Many Tears Animal Rescue

As a hypothetical design challenge I planned a re-design of the Many Tears Animal Rescue website.

I needed to make sure that the website helped people to:

  • Connect with the dogs available for adoption
  • Highlight the ways to get involved
  • Serve as a hub for their community


Many Tears Animal Rescue work to re-home dogs that have been neglected by puppy farmers. The charity does a lot of really great work to advocate for animal rights and utilises social media well to craft a strong sense of community. 

Their website is used to educate people on the plight of puppy farmed dogs, advertise dogs available for adoption and raise money.

I started my investigation of their website by conducting a SWOT analysis to make sure I had a good understanding of what areas of the website are working well and what could be improved.


My initial insights about the website were:

  • Feels busy
  • Not mobile friendly / unresponsive
  • Confused user journey
  • Images of dogs are difficult to see
  • Dog search is awkward to use
  • Messy IA
  • Multiple ways to find the same thing- navigation duplication

The website has a lot of great content that is unfortunately being lost due to a busy user interface and messy architecture. This is a detriment to the animals that need to be adopted. To combat this the site needs:

  • Information architecture 
  • Simple navigation and user journey
  • Visual hierarchy, and
  • Responsive on mobile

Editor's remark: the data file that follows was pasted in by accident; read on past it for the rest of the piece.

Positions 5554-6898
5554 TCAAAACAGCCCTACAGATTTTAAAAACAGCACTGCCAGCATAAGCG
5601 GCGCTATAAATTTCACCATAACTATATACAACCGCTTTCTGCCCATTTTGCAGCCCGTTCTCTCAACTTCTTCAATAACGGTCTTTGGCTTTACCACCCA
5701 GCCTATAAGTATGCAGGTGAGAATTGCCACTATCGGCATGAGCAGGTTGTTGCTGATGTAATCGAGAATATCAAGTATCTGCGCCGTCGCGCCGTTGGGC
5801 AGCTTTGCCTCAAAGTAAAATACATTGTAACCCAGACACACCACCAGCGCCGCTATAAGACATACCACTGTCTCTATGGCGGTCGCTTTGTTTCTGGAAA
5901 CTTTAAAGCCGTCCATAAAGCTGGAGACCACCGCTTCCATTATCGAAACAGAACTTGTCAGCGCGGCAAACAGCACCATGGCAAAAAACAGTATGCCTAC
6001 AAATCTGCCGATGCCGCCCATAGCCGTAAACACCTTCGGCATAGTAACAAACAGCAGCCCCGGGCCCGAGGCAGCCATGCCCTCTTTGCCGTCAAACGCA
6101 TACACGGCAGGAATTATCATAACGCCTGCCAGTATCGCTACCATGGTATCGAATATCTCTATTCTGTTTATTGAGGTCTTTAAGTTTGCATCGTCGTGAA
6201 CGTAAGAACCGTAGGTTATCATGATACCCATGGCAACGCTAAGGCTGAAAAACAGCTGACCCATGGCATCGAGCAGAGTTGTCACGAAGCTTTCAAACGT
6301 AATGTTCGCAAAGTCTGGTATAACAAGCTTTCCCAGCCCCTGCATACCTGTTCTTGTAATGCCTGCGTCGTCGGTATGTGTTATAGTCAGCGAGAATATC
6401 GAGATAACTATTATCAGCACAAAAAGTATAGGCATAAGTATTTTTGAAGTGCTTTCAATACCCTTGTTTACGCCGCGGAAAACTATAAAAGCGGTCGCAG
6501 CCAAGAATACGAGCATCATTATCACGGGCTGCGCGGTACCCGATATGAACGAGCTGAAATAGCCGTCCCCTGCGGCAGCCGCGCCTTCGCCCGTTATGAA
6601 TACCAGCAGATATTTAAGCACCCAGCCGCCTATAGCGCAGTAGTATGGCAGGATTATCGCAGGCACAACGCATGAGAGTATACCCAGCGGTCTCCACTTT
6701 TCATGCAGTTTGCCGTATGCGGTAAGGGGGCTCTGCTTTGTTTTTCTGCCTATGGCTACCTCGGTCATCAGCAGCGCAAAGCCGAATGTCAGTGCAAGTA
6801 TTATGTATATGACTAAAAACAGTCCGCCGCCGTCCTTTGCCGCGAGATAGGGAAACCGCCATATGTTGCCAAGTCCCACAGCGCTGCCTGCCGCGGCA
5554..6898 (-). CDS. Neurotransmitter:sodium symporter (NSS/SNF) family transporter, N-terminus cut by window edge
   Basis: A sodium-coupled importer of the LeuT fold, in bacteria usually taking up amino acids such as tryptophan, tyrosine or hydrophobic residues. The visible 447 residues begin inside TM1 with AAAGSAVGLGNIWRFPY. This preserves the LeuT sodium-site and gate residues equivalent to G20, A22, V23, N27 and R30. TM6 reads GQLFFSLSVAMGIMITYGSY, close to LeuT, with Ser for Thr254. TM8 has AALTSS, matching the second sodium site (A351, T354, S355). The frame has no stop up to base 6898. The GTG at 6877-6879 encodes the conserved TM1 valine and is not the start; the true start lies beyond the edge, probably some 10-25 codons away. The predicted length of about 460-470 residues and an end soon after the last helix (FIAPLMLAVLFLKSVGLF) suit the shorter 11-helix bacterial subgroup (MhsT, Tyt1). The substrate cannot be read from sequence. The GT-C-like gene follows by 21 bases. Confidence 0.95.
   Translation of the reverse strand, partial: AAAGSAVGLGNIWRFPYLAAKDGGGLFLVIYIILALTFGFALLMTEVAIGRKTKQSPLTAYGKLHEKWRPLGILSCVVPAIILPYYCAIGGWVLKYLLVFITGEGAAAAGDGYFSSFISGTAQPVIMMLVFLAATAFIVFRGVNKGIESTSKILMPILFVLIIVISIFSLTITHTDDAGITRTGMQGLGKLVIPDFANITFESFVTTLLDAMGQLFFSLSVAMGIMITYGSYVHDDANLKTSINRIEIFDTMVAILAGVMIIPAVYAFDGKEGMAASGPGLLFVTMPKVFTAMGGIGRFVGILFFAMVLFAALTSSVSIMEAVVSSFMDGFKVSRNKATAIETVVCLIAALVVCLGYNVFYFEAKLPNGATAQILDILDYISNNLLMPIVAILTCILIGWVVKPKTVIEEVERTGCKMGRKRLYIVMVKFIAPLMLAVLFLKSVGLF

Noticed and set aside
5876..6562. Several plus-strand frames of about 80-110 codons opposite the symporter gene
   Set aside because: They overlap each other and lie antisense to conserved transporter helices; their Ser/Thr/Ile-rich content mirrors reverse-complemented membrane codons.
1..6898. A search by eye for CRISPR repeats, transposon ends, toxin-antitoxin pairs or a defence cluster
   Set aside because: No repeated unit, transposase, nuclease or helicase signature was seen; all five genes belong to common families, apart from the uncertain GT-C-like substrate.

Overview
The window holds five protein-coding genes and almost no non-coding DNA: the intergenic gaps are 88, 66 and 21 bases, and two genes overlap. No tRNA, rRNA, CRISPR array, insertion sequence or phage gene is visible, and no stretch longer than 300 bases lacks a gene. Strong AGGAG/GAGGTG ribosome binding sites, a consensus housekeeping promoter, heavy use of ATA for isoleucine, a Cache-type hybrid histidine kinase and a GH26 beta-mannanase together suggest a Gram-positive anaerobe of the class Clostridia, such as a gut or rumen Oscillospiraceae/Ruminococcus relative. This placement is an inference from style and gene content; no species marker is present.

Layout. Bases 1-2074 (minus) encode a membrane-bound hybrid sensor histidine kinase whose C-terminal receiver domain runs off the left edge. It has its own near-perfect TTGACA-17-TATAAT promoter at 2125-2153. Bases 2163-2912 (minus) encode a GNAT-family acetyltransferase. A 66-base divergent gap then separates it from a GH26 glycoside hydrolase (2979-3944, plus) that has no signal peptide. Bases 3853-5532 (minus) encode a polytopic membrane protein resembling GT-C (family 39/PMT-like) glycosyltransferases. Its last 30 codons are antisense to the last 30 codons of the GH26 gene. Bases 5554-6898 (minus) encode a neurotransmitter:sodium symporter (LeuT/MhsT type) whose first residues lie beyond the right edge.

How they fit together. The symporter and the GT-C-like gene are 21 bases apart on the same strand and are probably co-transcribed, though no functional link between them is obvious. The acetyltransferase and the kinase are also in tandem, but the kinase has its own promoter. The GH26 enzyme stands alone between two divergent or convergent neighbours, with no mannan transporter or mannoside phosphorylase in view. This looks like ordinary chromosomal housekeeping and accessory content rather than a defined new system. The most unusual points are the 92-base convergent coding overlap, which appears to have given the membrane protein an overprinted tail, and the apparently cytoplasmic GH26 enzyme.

Current site content sort

As this is a hypothetical re-design to help me flex my UX muscles I don't have access to a lot of the important information needed for a full website audit. Given access to analytics for the website I would be able to see which pages are not performing and which pages people are finding useful. ​

Despite this I was able to go through the website to list the content and re-sort each item to streamline the user journey. I wanted to make sure that the goals of Many Tears were highlighted and easy to access for their users.

  • For adoption
    • Dogs
    • Search
    • Reserved dogs
    • Cats
    • Animals
  • Procedures
    • Forms
    • Matchmaker service - hidden in something that looks like an ad
  • About Many Tears
    • FAQ
    • History
    • Personal message
    • Contact - map
    • In the news - can cull old news / make news more prominent
  • Get involved
    • Youtube channel
    • Donate page - various campaigns
    • Scratch cards
    • Sponsor a kennel
    • Amazon wish list
    • Work for them
    • Shop
    • Training / advice
    • Foster
    • Forum
    • Become member
    • Happy endings
    • Ways to help - Loads!
  • Blog
    • Events
    • Thank yous 
    • Poems
    • Raffles
    • Sylvia's diary

Competitor research

I spent some time looking at the following websites to see how they tackle the challenge of homing rescue dogs.

After looking at a few other animal re-homing charities I noticed a few re-occurring themes.

  • Each of these sites uses large high quality images to encourage empathy and a connection between the user and animals
  • Responsive design on majority of sites
  • Strong branding - colours - logo - mission statement
  • Clear layout / CTA's
  • Content organised clearly
  • Community feeling with events / news / get involved sections
  • Donation prominent / wish list's
  • Social media used well - Instagram, Facebook etc.

Stakeholder interview

I sat down with someone that had used the website to adopt a puppy after the loss of one of their dogs. They had difficult considerations with adopting a new dog as they had to be sure the new family member would fit into the existing dynamic in the household.


Have you used the many tears website before?

Yes I used my mobile many times to look at the merchandise and search functionality to search for dogs. I used all of the options for the search which was helpful but I found the search to be ‘long winded’ and difficult to get back to the main list once used.

Are you active on their social media?